Many would like to have family who work hard and send money home. But money earned in one community and spent elsewhere—well, just look at Paradise for an example of economic drainage. It’s boundless.

Employers—farmers, restaurants, etc.—are required to screen for illegals. But often this is incompatible with grasping underpaid workers. Greed controls. Oppression of the poor and ignorant is regrettably part of this ugly picture.

Illegal border crossings are perpetual. The Immigration and Naturalization Service fails to protect Americans. Society’s guilt by association negatively stereotypes America’s legal citizens.

The INS estimates that somewhere between 7 and 10 million undocumented people are within the United States. Deportation is fundamental.

No discussion of immigration would be complete without focusing on legal immigration quota laws. America welcomes immigrants and did so satisfactorily until 1965, with caps of 170,000 to 230,000 annually. Then Congress, presumably with the advocating of political contributors from big business seeking cheap labor, lifted those caps. Now it’s uncontrollable.

Continuing this current swollen rate of U.S. growth our nation may not copiously sustain beyond 2030. For more information from the immigration experts go to www.numbersusa.com.

Lloyd Downs

Bitter forecast
I firmly believe that our local “weather guessers,” a.k.a. as graduates of some unheard-of meteorological school, need to have a new form of compensation.

I have noticed that during the last two to three years their predictions have been extremely inaccurate and further and further from the truth. The new compensation plan would mirror the success ratio(s) of their predictions, in that the more accurate their “guesses,” the greater their remuneration for services rendered. If they are completely inaccurate, then they do not get paid at all or they are required to re-pay their employers for their mistakes and resultant loss of consumer confidence.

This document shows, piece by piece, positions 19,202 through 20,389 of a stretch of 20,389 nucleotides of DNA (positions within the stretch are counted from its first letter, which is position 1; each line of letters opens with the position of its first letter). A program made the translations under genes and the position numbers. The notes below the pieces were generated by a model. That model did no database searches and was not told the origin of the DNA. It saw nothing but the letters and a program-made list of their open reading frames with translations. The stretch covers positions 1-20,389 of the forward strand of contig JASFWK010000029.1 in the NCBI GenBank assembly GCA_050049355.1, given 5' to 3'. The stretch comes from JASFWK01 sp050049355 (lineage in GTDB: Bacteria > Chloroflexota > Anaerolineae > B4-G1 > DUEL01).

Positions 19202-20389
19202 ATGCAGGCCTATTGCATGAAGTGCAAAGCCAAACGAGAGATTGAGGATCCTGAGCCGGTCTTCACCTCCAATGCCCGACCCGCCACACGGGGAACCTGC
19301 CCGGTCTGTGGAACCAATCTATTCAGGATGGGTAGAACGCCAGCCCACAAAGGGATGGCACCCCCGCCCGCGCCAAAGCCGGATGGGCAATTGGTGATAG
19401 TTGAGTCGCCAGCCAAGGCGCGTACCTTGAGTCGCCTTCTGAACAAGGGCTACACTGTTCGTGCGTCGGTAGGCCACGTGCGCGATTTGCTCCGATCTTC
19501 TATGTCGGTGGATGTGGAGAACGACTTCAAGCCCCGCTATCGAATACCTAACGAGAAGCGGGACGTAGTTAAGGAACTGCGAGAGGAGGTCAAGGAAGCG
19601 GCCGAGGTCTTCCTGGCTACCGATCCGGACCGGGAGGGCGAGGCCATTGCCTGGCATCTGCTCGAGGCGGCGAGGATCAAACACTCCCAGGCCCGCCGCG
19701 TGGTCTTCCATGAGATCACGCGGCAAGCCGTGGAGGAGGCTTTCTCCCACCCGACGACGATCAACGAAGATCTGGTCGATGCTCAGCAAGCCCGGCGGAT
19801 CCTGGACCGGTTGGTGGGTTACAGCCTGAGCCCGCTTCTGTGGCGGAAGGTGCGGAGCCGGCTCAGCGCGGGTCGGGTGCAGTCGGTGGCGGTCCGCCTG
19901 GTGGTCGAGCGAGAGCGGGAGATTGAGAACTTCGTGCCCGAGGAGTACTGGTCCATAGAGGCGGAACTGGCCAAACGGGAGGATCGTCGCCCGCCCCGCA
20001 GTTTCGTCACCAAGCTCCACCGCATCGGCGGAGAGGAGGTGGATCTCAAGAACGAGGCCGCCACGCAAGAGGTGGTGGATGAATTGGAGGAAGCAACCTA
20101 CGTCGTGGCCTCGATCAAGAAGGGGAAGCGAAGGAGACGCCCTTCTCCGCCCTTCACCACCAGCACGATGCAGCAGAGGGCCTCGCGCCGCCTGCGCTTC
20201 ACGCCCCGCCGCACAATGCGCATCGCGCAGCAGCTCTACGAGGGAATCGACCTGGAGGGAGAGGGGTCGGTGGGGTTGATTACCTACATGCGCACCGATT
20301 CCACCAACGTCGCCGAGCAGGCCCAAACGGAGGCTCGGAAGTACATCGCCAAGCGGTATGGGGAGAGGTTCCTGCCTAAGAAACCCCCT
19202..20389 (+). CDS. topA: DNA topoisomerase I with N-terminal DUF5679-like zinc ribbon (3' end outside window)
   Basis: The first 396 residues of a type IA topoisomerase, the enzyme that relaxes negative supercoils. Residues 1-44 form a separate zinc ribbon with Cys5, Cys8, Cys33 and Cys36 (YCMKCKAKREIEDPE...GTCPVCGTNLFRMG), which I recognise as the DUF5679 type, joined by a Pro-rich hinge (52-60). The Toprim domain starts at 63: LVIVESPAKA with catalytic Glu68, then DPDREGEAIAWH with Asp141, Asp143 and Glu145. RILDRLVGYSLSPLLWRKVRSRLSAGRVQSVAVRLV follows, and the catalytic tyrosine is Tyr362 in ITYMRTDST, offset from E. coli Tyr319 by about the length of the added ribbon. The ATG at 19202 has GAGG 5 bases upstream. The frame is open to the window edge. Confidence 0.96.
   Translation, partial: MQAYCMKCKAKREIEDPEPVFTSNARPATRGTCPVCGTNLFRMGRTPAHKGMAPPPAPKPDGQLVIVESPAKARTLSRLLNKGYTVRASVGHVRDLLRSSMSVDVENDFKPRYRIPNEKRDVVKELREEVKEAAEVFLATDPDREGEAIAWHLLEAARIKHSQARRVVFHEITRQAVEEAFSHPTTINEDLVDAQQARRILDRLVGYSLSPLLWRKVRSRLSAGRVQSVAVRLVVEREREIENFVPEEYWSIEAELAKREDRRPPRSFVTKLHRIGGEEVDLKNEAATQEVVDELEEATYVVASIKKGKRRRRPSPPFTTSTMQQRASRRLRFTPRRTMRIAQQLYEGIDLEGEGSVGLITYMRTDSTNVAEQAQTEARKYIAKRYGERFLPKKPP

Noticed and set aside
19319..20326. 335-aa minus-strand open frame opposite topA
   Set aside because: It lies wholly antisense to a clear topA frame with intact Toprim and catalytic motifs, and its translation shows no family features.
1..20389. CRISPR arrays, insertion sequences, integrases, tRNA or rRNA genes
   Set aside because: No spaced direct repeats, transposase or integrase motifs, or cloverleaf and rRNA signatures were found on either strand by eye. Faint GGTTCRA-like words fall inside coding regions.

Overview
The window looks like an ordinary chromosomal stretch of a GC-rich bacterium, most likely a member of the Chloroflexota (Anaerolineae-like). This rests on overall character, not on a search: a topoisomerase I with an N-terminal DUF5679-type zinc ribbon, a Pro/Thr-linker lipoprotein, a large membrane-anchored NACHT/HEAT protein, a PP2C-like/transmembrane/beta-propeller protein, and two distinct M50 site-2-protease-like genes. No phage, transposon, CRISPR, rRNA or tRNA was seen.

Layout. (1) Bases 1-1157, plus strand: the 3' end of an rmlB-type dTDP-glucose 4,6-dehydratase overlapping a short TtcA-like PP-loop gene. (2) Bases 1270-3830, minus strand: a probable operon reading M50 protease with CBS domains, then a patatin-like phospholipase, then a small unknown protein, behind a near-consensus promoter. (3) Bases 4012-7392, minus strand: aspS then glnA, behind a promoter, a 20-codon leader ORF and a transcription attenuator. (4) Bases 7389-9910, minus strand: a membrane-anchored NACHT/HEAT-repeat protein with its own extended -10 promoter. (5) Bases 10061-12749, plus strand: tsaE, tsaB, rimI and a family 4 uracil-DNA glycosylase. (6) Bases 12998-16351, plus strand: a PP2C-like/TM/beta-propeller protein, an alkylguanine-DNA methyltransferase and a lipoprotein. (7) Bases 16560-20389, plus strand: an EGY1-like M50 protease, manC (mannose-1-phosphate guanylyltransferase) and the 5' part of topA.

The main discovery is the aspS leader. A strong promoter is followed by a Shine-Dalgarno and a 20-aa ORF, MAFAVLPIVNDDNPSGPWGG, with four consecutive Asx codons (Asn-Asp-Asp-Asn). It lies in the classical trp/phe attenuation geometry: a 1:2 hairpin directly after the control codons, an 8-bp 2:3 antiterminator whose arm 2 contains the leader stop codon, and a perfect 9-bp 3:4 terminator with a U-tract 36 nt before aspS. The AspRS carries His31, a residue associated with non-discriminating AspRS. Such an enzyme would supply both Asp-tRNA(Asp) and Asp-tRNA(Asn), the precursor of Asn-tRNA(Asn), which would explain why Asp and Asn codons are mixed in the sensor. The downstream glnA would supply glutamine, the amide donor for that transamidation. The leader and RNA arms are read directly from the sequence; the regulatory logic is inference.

The protections already in place for other famous “guessers” (liberal politicians, educators and doctors) need not be extended to the “weather readers.”

Tom Fiscus

In praise of fools
Now is the time for holy fools to come to the aid of their country! Conventional wisdom has brought us to the brink of war. Now it’s time for some “crazy wisdom.”

Here are some characteristics of holy fools: They ask their hearts to inform their brains. They live simply, preferring to care for people instead of possessions. They like simple yet profound statements, such as, “Do small things with great love” (Mother Teresa) and “Life is to be lived as play” (Plato). And playful they are, but not in the competitive ways our culture calls play. True play requires kindness, not conflict, not winners and losers but a joining together in trust. Like children, holy fools are curious, asking lots of questions and speaking their truth without fear.

Court jesters in the Middle Ages could get away with making fun of the king because they also made him laugh. Thus a great sense of humor in the service of being subversive is another sign of a holy fool. To subvert means to overthrow something established. But because they are holy and follow the commandments, “Love thy enemy” and “Thou shalt not kill,” holy fools are never violent. They row their boats gently and merrily, trusting that life is but a dream and that the Universe is both intelligent and benevolent.

There is a subversive film playing at the Pageant by a holy fool who has come to the aid of his country with wisdom and wit. Now is the time for all Americans to go see it.

Renee Renaud